Today was an event launching OMEGA’s “Seamaster Planet Ocean GoodPlanet” wristwatch at TABLOID in the Tokyo Bay area.
The watch is a part of OMEGA’s popular Seamaster family and is equipped with a GMT function – a hand that rotates the dial in 24 hours, making it possible to keep track of the hour in two different time zones.
The timepiece commemorates OMEGA’s partnership with GoodPlanet Foundation, an organization that was established to raise awareness of and promote oceanic health. It was founded by filmmaker/ecologist Yann Arthus-Bertrand, the co-director – with Michael Pitiot – of the film Planet Ocean, which was produced by OMEGA and screened at the event. Also on display was an exhibition booth featuring some of Arthus-Bertrand’s extraordinary aerial photography.
Greeting the guests at the event, Swatch Group Japan President and OMEGA Brand Manager Christophe Savioz talked about his brand’s passionate commitment to the oceans and pointed out that OMEGA had, in fact, produced the world’s first divers’ watch. The partnership with Yann Arthus-Bertrand was a natural one because of his background as a photographer, a filmmaker and an environmental advocate. Mr. Savioz added that he was very happy with the movie’s outstanding Japanese narration done by photographer Naoki Ishikawa.
Mr. Savioz concluded by pointing out that all human beings are part of the threat to the oceans and their natural beauty and that we share the responsibility for its stewardship. Planet Ocean, he said, offers a message of hope and makes it clear that everyone can contribute to improving oceanic health. He emphasized that funds raised by GoodPlanet Foundation will be used to raise awareness of the importance of environment protection.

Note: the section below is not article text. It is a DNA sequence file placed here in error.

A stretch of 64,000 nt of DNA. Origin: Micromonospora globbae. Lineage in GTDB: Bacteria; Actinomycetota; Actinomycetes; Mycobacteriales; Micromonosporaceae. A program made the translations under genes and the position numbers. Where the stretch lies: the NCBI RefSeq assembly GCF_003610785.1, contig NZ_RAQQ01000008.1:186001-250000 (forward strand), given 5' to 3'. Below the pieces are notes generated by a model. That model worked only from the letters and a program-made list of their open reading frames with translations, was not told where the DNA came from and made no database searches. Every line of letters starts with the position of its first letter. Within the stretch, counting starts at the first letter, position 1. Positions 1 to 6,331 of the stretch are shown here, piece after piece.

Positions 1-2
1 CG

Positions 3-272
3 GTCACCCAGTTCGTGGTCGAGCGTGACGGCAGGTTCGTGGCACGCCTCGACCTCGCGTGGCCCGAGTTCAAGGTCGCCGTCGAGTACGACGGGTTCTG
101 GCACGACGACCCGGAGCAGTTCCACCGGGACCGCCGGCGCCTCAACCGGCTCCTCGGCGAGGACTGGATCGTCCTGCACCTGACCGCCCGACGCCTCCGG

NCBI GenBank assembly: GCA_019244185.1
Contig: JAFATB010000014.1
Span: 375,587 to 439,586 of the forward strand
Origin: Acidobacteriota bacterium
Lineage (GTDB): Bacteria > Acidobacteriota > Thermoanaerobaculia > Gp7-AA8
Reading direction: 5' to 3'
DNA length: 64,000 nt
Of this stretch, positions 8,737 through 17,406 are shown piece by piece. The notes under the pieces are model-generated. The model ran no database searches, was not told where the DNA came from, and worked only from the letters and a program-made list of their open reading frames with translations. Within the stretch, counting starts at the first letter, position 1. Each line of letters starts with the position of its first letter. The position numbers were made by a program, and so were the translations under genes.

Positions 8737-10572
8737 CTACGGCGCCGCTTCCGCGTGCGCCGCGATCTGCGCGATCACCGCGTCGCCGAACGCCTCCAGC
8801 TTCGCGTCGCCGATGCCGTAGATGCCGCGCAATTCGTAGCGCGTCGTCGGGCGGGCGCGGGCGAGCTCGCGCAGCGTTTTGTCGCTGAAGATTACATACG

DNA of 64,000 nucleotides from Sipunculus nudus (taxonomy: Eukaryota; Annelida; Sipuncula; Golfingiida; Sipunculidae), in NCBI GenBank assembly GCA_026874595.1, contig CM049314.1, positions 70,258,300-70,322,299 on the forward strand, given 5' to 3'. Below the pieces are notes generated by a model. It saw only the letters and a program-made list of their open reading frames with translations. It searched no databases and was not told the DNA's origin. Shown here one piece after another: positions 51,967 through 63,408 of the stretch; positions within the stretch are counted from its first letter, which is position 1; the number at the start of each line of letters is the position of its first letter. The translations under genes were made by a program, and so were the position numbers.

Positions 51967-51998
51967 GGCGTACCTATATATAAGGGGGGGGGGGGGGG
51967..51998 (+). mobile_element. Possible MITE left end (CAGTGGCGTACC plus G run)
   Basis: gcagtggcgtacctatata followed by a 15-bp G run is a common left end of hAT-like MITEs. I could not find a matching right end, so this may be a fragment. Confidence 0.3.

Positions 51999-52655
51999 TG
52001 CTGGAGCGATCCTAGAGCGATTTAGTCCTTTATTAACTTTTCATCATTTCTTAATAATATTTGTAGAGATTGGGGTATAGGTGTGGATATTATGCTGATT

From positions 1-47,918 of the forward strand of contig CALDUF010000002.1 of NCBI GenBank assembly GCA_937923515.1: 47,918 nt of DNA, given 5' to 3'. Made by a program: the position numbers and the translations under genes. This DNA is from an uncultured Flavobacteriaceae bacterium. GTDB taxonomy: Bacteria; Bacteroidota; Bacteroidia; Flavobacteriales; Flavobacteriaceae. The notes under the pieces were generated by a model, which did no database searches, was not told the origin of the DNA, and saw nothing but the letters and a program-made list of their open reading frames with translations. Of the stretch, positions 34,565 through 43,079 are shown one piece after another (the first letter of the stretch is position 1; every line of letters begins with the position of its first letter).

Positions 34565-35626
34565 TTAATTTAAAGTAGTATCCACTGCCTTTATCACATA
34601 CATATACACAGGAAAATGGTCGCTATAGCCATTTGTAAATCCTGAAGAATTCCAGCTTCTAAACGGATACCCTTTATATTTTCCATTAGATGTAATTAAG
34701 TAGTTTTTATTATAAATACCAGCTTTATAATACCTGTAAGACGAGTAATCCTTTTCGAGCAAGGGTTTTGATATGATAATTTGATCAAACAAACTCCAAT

There was also a discussion featuring photographer, Naoki Ishikawa, the narrator of the Japanese version of Planet Ocean, and theoretical astronomer, Eiichiro Kokubo on the special stage. Both deal with nature in their work and they were able to interesting stories and theories of their own regarding the deep connection between human activities and nature.
About 180 guests turned up and enjoyed a live performance of erh hu, a Chinese stringed instrument, along with music provided by a DJ.
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